Dustin Wolff met Jon Hoffman (“Hoffman”) during a medical visit at Novus. Dustin Wolff told to Mr. Hoffman that if somebody could develop a low-cost home-use device, it would serve 99 percent of the population that could never afford or could not come to an actual clinic. Mr. Hoffman returned to the clinic, a few weeks later, with a prototype of such a device (hereinafter the “Device”). At the time Mr. Hoffman developed the Device he was not aware of SMDS or any of its marketing and sales information. Dustin Wolff and Mr. Hoffman created Moon Pool, LLC for the purposes of marketing the Device. Dustin Wolff designed a direct-to-consumer presale marketing campaign for the Device which was successful.

SMDS filed a lawsuit and sought an injunction against Novus, Dustin Wolff and Stephanie Wolff (the “Defendants”) for, among other things, breach of the SMDS Agreement.  SMDS requested a preliminary injunction to prohibit the defendants and others from “offering, marketing, promoting, or introducing the [Device]…for sale” or any other similar device which utilize SMDS’ proprietary trade secrets in any way. SMDS contended that the Defendants used SMDS’ training and proprietary information, along with another defendant, Moon Pool, LLC, to compete with SMDS. Defendants contended that an injunction should not be issued because SMDS did not have a substantial likelihood of success on its breach of contract action.

A preliminary injunction may only be granted when the moving party established four factors: (1) a substantial likelihood of success on the merits; (2) an immediate and irreparable injury absent injunctive relief; (3) a threatened harm to the plaintiff that outweighs any injury the injunction would cause to the nonmovant and (4) the injunction will not disserve the public interest. Carillon Imps. v. Frank Pesce Int’l Grp. Ltd., 112 F.3d 1125 (11th Cir. 1997).  Defendants assert that the particular defendants that were planning on selling the Device are not signatories to the SDMS Agreement, only Novus signed it. The defendants further contended that since Dustin Wolff and Stephanie Wolff were not signatories to the SDMS Agreement, then the companies they had control over, i.e., Wolff Marketing Enterprises LLC and Moon Pool LLC, also had no liability. The district court disagreed.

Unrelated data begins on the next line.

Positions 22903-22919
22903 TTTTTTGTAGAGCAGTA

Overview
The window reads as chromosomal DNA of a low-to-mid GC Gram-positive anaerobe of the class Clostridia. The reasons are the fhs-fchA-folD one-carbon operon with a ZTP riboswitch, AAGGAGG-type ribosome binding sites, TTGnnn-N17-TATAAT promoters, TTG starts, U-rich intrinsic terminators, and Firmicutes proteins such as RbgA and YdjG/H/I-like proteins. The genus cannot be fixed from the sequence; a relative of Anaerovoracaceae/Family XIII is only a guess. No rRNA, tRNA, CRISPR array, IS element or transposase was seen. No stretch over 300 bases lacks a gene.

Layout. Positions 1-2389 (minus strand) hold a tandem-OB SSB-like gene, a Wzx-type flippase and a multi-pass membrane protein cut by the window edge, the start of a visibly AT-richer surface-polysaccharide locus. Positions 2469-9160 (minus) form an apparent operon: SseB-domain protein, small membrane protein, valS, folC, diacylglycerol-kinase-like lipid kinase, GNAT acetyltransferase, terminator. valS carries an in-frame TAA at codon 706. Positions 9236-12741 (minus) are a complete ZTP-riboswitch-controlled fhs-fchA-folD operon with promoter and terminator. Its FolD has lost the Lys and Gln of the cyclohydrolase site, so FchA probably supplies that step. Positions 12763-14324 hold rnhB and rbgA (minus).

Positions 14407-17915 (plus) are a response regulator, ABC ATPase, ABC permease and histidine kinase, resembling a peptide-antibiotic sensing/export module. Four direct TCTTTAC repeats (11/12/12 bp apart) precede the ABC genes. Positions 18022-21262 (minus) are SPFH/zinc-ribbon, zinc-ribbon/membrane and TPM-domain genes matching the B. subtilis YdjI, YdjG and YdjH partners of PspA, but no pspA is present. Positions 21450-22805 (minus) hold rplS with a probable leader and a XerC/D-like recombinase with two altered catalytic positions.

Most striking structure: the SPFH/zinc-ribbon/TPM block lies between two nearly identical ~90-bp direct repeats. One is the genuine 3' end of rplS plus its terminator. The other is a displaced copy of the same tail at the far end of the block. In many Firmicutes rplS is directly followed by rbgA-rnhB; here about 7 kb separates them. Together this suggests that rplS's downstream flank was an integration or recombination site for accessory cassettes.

“Florida courts have not hesitated to enforce noncompete agreements against both the employee who signed the agreement as well as against the corporation through which the ex-employee conducted business.” N. Am. Prod. Corp. v. Moore, 196 F. Supp. 2d 1217 (M.D. Fla. 2002) (“Straw man” tactic could not be used to avoid obligations under a non-solicitation agreement). “The Court can enjoin non-parties to the non-compete agreement, such as a family member of the signator or an alter ego corporation, where the nonparty is either under the signator’s control or otherwise being used to aid or abet the signator in violating the non-compete clause.” Winmark Corp. v. Brenoby Sports, Inc., 32 F. Supp. 3d 1206 (S.D. Fla. 2014).